LPWAN (low-power wide area network) IoT devices are starting to standardize and push the next wave of IoT adoption, partially because they leverage and are built on the relatively new industry standard, LoRaWAN*. LoRaWAN-built technology provides mass deployments of IoT with low-energy device solutions. International standardization, major partnerships, and mass adoption are major trends influencing IoT deployments. LoRaWAN networks like the Helium Network provide vast coverage worldwide, allowing IoT solutions to be deployed at breaking speeds without the need to invest heavily in costly infrastructure.
There are many variables that need to be considered when deploying IoT solutions. These include:
- Infrastructure costs
- Sensor hardware costs
- Integration complexity
- Maintenance costs
With networks like the Helium Network, IoT companies can enter new markets with very little to zero infrastructure costs, enabling go to market strategies that never before existed. For example, a farm deploying smart agriculture solutions traditionally needed to set up their entire infrastructure. With large public networks, like the Helium Network or The Things Network, and LoRaWAN Roaming capabilities, organizations can cut the costs of setting up and maintaining the infrastructure and focus on the solutions. There are three types of networks that are enabled with LoRaWAN:
Public Operator Network
In this traditional model, the operator invests in a regional or nation-wide network and sells connectivity services to its customers. With the launch of the Helium Network, a public network is built out both by individuals and enterprises.
In this model, enterprise customers typically set up LoRaWAN gateways on premise (e.g. an airport). These networks are either managed by an operator or use their own LoRaWAN network platform.
This is difficult with other competing LPWA technologies or Cellular IoT. This is due to licensed spectrum and absence of roaming/peering model between private and public networks. In a hybrid model, an operator provides light coverage, but different stakeholders, such as private enterprises or individuals, help in densifying the network further based on their needs on their premises via managed networks. This model enables a win-win private/public partnership in sharing the costs and revenues from the network and densifies the network where the applications and devices are most present. What Helium is doing is taking advantage of this model both on its own network and in Roaming partnerships.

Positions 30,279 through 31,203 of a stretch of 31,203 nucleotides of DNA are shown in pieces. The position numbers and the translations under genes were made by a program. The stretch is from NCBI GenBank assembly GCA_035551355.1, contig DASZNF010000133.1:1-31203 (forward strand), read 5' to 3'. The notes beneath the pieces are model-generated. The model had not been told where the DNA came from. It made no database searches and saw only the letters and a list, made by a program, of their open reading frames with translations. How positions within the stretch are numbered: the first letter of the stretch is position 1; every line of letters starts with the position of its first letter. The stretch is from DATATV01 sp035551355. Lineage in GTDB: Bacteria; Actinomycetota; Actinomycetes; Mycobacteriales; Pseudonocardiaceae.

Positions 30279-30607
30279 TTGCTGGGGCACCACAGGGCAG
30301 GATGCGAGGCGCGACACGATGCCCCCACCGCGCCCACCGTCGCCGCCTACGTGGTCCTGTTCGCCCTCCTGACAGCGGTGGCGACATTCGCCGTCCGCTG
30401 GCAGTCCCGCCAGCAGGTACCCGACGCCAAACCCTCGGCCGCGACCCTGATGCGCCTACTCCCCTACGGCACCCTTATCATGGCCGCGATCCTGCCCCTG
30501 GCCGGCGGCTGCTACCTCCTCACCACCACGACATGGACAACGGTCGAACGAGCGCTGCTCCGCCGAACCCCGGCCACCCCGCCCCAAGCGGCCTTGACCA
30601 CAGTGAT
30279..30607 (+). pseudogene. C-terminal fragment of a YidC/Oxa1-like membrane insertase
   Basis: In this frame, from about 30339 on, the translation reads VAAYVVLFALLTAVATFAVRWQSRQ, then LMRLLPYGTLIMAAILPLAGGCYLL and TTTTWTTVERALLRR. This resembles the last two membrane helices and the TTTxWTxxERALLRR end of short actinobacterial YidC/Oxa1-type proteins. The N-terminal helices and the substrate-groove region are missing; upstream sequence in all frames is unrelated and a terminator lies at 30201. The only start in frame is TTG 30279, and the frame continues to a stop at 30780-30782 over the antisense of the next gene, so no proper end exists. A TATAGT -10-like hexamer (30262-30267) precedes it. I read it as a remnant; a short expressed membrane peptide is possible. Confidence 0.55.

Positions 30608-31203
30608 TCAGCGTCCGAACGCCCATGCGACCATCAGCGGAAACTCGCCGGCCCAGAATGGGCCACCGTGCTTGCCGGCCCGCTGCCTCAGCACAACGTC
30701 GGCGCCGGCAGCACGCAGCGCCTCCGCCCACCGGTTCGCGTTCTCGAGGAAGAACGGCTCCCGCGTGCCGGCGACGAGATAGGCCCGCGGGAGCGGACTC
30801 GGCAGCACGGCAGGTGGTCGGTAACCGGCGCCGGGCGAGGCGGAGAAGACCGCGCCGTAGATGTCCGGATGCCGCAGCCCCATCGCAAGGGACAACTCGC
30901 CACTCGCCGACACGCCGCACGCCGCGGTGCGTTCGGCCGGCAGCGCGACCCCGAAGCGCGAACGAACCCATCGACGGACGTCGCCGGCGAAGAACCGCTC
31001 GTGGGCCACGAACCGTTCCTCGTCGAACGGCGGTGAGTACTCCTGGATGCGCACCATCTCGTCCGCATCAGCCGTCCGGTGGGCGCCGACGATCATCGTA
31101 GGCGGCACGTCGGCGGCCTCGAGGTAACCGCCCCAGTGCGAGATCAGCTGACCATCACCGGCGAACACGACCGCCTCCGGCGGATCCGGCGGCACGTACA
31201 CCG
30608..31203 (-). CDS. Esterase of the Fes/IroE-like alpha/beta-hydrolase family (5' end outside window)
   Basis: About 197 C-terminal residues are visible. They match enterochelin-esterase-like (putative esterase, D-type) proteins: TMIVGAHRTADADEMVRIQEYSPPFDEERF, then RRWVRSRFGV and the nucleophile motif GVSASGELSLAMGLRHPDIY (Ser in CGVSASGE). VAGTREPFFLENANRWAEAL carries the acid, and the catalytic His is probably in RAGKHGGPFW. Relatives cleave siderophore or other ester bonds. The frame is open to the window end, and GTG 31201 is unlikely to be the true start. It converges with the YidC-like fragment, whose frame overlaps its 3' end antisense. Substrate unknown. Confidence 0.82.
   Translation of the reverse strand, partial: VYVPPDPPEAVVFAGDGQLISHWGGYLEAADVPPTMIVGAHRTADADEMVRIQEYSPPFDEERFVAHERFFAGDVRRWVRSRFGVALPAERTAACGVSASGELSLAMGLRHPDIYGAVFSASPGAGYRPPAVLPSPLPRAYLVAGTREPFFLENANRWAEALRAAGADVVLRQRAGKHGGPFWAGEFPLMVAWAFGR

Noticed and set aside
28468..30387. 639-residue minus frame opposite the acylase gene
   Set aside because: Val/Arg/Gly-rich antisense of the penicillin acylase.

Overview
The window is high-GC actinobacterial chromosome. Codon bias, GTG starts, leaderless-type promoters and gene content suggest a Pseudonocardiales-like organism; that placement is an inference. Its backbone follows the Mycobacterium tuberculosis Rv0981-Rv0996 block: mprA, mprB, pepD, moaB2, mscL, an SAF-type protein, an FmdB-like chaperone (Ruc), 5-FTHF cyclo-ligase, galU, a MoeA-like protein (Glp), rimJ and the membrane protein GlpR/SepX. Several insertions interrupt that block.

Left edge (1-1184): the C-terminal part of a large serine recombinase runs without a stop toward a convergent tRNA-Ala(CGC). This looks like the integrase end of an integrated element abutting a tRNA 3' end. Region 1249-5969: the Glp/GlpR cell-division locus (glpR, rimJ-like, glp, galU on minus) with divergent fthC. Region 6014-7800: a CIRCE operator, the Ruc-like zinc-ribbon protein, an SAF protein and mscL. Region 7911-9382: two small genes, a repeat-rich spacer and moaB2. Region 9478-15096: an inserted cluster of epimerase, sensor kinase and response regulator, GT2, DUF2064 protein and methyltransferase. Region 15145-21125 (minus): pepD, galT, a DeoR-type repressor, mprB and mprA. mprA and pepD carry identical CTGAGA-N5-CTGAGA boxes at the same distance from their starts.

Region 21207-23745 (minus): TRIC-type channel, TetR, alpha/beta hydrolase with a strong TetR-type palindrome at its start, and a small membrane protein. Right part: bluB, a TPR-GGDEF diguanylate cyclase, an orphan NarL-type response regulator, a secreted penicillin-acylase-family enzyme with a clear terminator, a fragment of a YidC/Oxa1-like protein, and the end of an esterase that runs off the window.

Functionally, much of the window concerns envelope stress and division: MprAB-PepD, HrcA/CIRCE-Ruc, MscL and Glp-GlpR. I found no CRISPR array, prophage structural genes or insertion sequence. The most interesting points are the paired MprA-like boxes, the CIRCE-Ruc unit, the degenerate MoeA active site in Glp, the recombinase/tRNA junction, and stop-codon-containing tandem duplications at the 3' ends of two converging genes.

Sensor Hardware Costs
Generally the costs of LoRaWAN devices are 2-10x cheaper than the alternatives in the LPWAN space including those of NB-IOT, LTE-M and Sigfox. At scale this cost reduction can add up to significant cost savings operationally. The cost savings extend beyond the initial capital expenditures because of the longevity and substantially reduced maintenance costs, as many LoRaWAN devices can last up to 6-10 years on a single battery. The vast LoRaWAN ecosystem offers bridge products for many legacy technologies such as RS485 serial, Modbus TCP or 0-10v/ 4-20mA analog interfaces, making it easier to connect existing equipment to the overall IoT infrastructure. This allows traditional sensors or machines to send their analog or digital data through a new robust network. With LoRaWAN devices using approximately 4-5x less power than its equivalent using NB-IoT, the management and simplified design allows for cost savings over the life of the device and longevity.
Using LoRaWAN once required organizations to set up their entire infrastructure from gateway to cloud and limited reach to within one’s own network. This included configuring and managing the physical wireless gateways and the cloud infrastructure required to manage the data. As of last year LoRaWAN has become the fastest growing network in the world thanks to Helium, Inc. With LoRaWAN roaming, large private and public networks are able to leverage the infrastructure to speed up the adoption of LoRaWAN. With the ability to leverage a public network while maintaining security and availability, LoRaWAN based LPWAN deployments can be deployed at breaking speeds with minimal complexity. Your organization can now focus on End Nodes and Application servers rather than everything in between.
Maintenance costs revolve around how often devices need to be managed, updated or batteries changed. Organizations are able to reduce operational costs with real time data, increase safety by reducing the need for personnel in the field and reduce servicing costs of devices. When you have devices that operate on batteries for 6-10+ years on a single set, you save significantly at scale when considering a full deployment of thousands of sensors. As the density of the network grows, devices that use Adaptive Data Rate (ADR) can significantly reduce their power usage, reducing the total cost of ownership for devices over 10 years.
- Hossain, M.I., Markendahl, J.I. Comparison of LPWAN Technologies: Cost Structure and Scalability. Wireless Pers Commun 121, 887–903 (2021). https://doi.org/10.1007/s11277-021-08664-0